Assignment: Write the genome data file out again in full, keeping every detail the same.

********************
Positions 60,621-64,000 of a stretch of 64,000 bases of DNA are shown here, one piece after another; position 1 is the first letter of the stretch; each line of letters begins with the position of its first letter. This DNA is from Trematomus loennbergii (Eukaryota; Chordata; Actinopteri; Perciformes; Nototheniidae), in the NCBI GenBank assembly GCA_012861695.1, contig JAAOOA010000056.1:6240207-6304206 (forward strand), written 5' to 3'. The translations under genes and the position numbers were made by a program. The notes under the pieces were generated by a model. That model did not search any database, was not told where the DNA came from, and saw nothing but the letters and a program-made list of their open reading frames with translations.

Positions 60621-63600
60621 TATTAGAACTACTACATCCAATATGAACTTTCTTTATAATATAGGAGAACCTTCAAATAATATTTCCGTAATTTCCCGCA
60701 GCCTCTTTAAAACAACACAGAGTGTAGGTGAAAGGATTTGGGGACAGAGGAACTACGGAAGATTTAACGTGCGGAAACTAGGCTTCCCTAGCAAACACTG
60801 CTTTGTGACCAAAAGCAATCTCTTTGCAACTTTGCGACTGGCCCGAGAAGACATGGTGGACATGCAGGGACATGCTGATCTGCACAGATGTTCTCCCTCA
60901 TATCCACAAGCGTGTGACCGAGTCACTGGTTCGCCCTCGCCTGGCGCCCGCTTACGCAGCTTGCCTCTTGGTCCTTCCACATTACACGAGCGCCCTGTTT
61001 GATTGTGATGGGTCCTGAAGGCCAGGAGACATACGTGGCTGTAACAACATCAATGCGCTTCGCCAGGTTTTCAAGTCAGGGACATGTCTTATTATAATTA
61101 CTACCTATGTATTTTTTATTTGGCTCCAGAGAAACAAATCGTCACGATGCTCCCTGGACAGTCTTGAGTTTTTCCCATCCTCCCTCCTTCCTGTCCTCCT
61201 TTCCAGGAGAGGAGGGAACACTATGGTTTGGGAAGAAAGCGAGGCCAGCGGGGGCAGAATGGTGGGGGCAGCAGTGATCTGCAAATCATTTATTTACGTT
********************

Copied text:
Positions 60,621-64,000 of a stretch of 64,000 bases of DNA are shown here, one piece after another; position 1 is the first letter of the stretch; each line of letters begins with the position of its first letter. This DNA is from Trematomus loennbergii (Eukaryota; Chordata; Actinopteri; Perciformes; Nototheniidae), in the NCBI GenBank assembly GCA_012861695.1, contig JAAOOA010000056.1:6240207-6304206 (forward strand), written 5' to 3'. The translations under genes and the position numbers were made by a program. The notes under the pieces were generated by a model. That model did not search any database, was not told where the DNA came from, and saw nothing but the letters and a program-made list of their open reading frames with translations.

Positions 60621-63600
60621 TATTAGAACTACTACATCCAATATGAACTTTCTTTATAATATAGGAGAACCTTCAAATAATATTTCCGTAATTTCCCGCA
60701 GCCTCTTTAAAACAACACAGAGTGTAGGTGAAAGGATTTGGGGACAGAGGAACTACGGAAGATTTAACGTGCGGAAACTAGGCTTCCCTAGCAAACACTG
60801 CTTTGTGACCAAAAGCAATCTCTTTGCAACTTTGCGACTGGCCCGAGAAGACATGGTGGACATGCAGGGACATGCTGATCTGCACAGATGTTCTCCCTCA
60901 TATCCACAAGCGTGTGACCGAGTCACTGGTTCGCCCTCGCCTGGCGCCCGCTTACGCAGCTTGCCTCTTGGTCCTTCCACATTACACGAGCGCCCTGTTT
61001 GATTGTGATGGGTCCTGAAGGCCAGGAGACATACGTGGCTGTAACAACATCAATGCGCTTCGCCAGGTTTTCAAGTCAGGGACATGTCTTATTATAATTA
61101 CTACCTATGTATTTTTTATTTGGCTCCAGAGAAACAAATCGTCACGATGCTCCCTGGACAGTCTTGAGTTTTTCCCATCCTCCCTCCTTCCTGTCCTCCT
61201 TTCCAGGAGAGGAGGGAACACTATGGTTTGGGAAGAAAGCGAGGCCAGCGGGGGCAGAATGGTGGGGGCAGCAGTGATCTGCAAATCATTTATTTACGTT